Ethiopia: U.S., Europe Criticize Elections but Will Work with Meles

A poster welcoming the release of Birtukan Midekssa in October 2010. (Mideksa is an alternative spelling of her name.)
26 May 2010

Cape Town — The United States and the European Union have held back from endorsing Ethiopia's elections on Sunday as free and fair, both criticizing the government of Prime Minister Meles Zenawi for narrowing "political space" in the country.

However, neither the response of the U.S. nor that of the EU suggests that their concerns seriously threaten relations with Addis Ababa.

"An environment conducive to free and fair elections was not in place even before election day," said a National Security Council spokesman, Mike Hammer, in Washington.

"In recent years, the Ethiopian government has taken steps to restrict political space for the opposition through intimidation and harassment, tighten its control over civil society, and curtail the activities of independent media."

In its preliminary report on the elections, the EU's observer mission said the electoral process fell short of international standards, "notably regarding the transparency of the process and the lack of a level playing field for all contesting parties."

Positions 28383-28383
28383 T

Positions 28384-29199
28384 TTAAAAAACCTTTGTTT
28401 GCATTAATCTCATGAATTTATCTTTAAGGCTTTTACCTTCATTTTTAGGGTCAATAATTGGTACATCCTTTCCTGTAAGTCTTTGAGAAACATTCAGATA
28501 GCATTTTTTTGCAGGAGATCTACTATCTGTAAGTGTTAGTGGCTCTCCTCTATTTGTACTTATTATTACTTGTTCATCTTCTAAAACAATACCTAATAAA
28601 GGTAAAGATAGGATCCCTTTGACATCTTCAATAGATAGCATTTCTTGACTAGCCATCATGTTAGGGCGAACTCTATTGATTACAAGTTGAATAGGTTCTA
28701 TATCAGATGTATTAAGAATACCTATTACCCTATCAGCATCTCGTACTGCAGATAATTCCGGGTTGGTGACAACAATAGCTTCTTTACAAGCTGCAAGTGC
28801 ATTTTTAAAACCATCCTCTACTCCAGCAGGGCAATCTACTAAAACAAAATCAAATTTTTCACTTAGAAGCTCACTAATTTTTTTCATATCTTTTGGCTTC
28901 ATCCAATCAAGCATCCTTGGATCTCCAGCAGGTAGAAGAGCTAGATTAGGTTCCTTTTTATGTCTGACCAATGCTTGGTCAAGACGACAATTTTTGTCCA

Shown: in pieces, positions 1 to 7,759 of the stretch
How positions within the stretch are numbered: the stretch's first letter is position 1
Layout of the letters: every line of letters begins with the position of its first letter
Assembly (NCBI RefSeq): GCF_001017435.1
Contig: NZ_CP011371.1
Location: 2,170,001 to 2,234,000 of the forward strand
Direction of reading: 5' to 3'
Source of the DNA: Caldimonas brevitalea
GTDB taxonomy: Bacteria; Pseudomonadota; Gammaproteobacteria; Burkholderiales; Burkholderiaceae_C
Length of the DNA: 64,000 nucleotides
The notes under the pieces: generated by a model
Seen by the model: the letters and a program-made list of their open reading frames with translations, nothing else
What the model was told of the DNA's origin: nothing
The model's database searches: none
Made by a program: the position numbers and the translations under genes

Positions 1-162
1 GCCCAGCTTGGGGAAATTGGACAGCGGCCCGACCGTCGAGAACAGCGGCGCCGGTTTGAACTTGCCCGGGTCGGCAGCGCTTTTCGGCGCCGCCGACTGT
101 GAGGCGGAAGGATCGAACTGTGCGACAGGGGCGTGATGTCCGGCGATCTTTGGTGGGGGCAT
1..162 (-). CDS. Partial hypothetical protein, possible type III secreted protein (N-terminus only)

The mission said it had seen cases where state resources had been used for election campaigning, and "the playing field... was not sufficiently balanced, leaning in favour of the ruling party in many areas."

Both the American and European reactions noted that the elections had been peaceful, but the EU report said the "sheer volume and consistency" of complaints about harassment and intimidation, including violence, in the final week of the campaign had been a matter of concern.

The EU's foreign affairs chief, Catherine Ashton, issued a statement recognizing "the challenging environment in which these elections took place" and calling on Ethiopians to "commit to further strengthening democracy."

She added: "The EU stands ready to work with Ethiopia to address these challenges and to further deepen our relations with the government and the peoples of Ethiopia."

In Washington, Hammer said that Ethiopia and the U.S. have "a multifaceted relationship and share a number of important interests."

He added: "We will work diligently with Ethiopia to ensure that strengthened democratic institutions and open political dialogue become a reality for the Ethiopian people."

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